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Rural Constables officially commissioned within Police Force

Rural Constables officially commissioned within Police Force


Persons bent on stealing agricultural produce and or livestock will now have to deal with the long arm of the law.{{more}}

On Monday, June 28, 20 rural constables were officially commissioned as part of a new division within the Royal St. Vincent and the Grenadines Police Force.

The commissioning marked the final stage in a process which began with the enactment of the Agricultural produce and Livestock (Prevention of theft) Act in 2007.

The full implementation of the Act could not be fully effected as there were a number of important support systems to be put in place, some of which included the registration of farmers, vendors and exporters, the issuing of receipt books, an identification system for livestock, and finally, the recruitment of qualified persons to be trained as rural constables.

“From since 2006 up until now, it has been a winding road as we had to put strategies in place, some of which are still ongoing,” Rueben Robertson, Chief Agricultural Officer, said.

The process seeks to revolutionize the manner in which agricultural business is conducted, beginning with the registration of all farmers and the issuance of identification cards, to the issuance of receipts for all transactions involving agricultural produce or livestock in excess of $50 or 11 pounds; to the hours during which buying and selling of agricultural produced must be conducted.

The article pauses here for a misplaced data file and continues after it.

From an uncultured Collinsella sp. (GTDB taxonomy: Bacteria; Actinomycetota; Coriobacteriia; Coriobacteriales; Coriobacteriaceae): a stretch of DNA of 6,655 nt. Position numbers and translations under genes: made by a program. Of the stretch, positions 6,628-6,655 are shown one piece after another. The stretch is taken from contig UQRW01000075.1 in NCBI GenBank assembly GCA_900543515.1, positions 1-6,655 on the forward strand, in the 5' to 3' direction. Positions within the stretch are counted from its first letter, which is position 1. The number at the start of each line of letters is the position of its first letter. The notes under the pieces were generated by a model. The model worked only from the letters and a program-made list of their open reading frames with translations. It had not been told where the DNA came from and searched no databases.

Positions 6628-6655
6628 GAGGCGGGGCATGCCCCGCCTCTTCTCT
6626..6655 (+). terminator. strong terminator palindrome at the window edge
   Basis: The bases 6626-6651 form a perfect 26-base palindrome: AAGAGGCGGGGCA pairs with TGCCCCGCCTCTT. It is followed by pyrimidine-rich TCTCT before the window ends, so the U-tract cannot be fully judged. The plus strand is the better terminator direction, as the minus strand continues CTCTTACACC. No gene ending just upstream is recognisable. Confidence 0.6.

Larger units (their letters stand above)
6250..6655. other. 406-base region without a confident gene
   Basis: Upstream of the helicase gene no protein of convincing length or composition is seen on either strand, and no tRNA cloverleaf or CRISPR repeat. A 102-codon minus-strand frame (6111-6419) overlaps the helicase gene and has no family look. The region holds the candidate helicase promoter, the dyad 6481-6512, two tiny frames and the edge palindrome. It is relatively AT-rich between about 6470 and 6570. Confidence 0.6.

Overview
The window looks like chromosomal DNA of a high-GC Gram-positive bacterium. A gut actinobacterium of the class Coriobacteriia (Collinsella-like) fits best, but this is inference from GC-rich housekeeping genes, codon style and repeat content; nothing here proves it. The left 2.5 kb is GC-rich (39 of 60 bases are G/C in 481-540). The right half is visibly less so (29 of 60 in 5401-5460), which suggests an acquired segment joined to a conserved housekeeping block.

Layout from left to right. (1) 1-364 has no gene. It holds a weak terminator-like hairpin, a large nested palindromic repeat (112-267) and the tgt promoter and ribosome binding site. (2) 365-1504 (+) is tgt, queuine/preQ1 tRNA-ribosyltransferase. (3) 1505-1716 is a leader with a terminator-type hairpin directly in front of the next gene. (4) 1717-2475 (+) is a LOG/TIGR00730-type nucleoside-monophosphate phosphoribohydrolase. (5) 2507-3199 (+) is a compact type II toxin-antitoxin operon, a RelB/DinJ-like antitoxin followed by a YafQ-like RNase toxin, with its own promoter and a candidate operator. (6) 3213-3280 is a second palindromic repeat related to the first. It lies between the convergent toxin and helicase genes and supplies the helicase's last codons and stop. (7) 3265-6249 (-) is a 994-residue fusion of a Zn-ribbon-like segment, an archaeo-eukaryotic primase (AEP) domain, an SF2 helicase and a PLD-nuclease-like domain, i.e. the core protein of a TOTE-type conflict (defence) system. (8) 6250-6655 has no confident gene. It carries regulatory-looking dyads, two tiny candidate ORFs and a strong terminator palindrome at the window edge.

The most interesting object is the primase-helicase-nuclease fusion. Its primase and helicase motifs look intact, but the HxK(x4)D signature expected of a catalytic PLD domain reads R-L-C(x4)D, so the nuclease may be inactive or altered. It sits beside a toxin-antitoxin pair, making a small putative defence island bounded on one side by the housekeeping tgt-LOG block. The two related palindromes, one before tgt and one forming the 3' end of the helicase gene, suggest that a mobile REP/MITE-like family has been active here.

“In the past, we have seen buyers doing business along the road side, although they know the sellers are not the legitimate producers,” Montgomery Daniel, Minister of Agriculture, said.

“We cannot continue to do business this way if we want agriculture to continue to thrive. Today ends these archaic days and brings a more organized, modern way of doing business,” he continued.

It is also anticipated that with the reintroduction of rural constables, the work of reducing incidents of praedial theft should be made easier.

Prime Minister Dr Ralph Gonsalves spoke about the training of the officers, saying that the men and women have been trained specifically to deal with the issue.

He welcomed the new rural constables, saying that this aspect of the Police Force was lacking. He also said in his opinion the regular police did not have as part of their training the know how to deal with this aspect of theft.

The Prime Minister said it is hoped that the rural constables would be more effective than regular police officers as they will be better acquainted with persons in the varying communities in which they are based.

“This does not mean that the police will not arrest. It means that the rural constables will assist because they can’t do it alone,” Gonsalves cautioned.

Rather, it means that there will be a collaborative effort between the rural constables and members of the force to deal with potential offenders, the prime minister said.

The twenty constables will be deployed throughout rural communities: 4 in the Marriaqua Valley, 2 in the Georgetown district, 2 in Colonaire, 2 in Park Hill and South Union, 3 in Vermont, 2 in Chateaubelair, 2 Sandy Bay and 2 in Biabou.

More rural constables will eventually be deployed over a period of time, the Prime Minister said.